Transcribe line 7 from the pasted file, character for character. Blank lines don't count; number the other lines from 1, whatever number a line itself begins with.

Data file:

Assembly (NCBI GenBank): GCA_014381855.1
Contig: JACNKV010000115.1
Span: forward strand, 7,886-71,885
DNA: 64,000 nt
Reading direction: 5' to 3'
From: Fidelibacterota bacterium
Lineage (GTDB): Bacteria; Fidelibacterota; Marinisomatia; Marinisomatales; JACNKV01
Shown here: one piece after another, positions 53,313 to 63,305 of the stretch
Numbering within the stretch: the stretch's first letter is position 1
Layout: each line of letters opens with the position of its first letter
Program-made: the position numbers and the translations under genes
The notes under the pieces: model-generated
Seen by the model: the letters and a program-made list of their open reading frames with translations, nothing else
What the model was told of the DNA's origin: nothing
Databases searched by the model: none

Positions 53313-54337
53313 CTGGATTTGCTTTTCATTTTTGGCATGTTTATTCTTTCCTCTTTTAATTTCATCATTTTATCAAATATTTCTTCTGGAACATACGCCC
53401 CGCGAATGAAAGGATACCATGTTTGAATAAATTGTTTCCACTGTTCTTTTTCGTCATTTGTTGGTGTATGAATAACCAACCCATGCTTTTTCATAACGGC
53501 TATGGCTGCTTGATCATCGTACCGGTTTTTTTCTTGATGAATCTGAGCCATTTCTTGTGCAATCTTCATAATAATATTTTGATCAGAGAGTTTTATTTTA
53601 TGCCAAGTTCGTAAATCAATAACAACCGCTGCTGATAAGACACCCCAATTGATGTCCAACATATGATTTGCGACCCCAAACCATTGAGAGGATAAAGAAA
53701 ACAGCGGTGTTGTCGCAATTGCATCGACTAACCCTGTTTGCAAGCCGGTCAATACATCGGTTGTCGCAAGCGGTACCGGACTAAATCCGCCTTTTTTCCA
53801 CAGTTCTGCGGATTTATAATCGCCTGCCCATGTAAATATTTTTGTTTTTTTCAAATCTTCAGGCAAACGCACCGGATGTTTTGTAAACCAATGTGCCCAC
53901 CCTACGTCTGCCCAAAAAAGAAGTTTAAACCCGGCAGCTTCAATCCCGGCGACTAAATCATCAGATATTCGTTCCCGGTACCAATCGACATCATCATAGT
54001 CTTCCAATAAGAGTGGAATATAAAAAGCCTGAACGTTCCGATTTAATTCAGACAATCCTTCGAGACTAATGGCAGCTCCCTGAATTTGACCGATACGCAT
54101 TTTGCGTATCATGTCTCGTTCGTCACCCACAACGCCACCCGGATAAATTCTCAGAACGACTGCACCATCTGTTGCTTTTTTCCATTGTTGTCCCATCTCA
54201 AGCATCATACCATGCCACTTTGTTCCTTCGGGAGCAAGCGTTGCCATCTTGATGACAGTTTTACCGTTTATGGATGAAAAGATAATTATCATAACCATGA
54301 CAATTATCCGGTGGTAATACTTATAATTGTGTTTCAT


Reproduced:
Lineage (GTDB): Bacteria; Fidelibacterota; Marinisomatia; Marinisomatales; JACNKV01